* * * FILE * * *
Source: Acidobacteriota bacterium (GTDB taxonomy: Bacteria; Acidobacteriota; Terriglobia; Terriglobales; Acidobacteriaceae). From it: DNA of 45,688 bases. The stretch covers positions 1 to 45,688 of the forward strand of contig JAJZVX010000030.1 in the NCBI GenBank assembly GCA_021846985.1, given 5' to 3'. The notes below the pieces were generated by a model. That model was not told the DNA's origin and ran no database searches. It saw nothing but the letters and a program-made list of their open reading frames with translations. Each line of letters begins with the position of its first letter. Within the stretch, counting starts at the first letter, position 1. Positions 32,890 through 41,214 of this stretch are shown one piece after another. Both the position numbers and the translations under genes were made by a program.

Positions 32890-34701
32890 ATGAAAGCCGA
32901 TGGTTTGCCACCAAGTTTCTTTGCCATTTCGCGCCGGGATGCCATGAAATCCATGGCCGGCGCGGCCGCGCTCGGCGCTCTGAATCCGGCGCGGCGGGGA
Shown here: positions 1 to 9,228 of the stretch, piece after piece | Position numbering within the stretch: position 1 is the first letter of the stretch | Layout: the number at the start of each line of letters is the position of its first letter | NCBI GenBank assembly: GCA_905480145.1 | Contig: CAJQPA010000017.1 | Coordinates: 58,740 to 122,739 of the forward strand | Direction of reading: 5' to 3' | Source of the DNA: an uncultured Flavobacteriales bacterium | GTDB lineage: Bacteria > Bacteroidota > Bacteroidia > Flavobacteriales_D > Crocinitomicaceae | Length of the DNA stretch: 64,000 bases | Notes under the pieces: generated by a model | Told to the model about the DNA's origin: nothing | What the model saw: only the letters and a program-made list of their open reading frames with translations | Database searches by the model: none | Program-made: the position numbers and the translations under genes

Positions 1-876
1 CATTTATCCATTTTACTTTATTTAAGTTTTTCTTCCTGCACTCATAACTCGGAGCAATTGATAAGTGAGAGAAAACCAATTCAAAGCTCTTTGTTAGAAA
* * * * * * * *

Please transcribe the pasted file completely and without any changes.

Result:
Source: Acidobacteriota bacterium (GTDB taxonomy: Bacteria; Acidobacteriota; Terriglobia; Terriglobales; Acidobacteriaceae). From it: DNA of 45,688 bases. The stretch covers positions 1 to 45,688 of the forward strand of contig JAJZVX010000030.1 in the NCBI GenBank assembly GCA_021846985.1, given 5' to 3'. The notes below the pieces were generated by a model. That model was not told the DNA's origin and ran no database searches. It saw nothing but the letters and a program-made list of their open reading frames with translations. Each line of letters begins with the position of its first letter. Within the stretch, counting starts at the first letter, position 1. Positions 32,890 through 41,214 of this stretch are shown one piece after another. Both the position numbers and the translations under genes were made by a program.

Positions 32890-34701
32890 ATGAAAGCCGA
32901 TGGTTTGCCACCAAGTTTCTTTGCCATTTCGCGCCGGGATGCCATGAAATCCATGGCCGGCGCGGCCGCGCTCGGCGCTCTGAATCCGGCGCGGCGGGGA
Shown here: positions 1 to 9,228 of the stretch, piece after piece | Position numbering within the stretch: position 1 is the first letter of the stretch | Layout: the number at the start of each line of letters is the position of its first letter | NCBI GenBank assembly: GCA_905480145.1 | Contig: CAJQPA010000017.1 | Coordinates: 58,740 to 122,739 of the forward strand | Direction of reading: 5' to 3' | Source of the DNA: an uncultured Flavobacteriales bacterium | GTDB lineage: Bacteria > Bacteroidota > Bacteroidia > Flavobacteriales_D > Crocinitomicaceae | Length of the DNA stretch: 64,000 bases | Notes under the pieces: generated by a model | Told to the model about the DNA's origin: nothing | What the model saw: only the letters and a program-made list of their open reading frames with translations | Database searches by the model: none | Program-made: the position numbers and the translations under genes

Positions 1-876
1 CATTTATCCATTTTACTTTATTTAAGTTTTTCTTCCTGCACTCATAACTCGGAGCAATTGATAAGTGAGAGAAAACCAATTCAAAGCTCTTTGTTAGAAA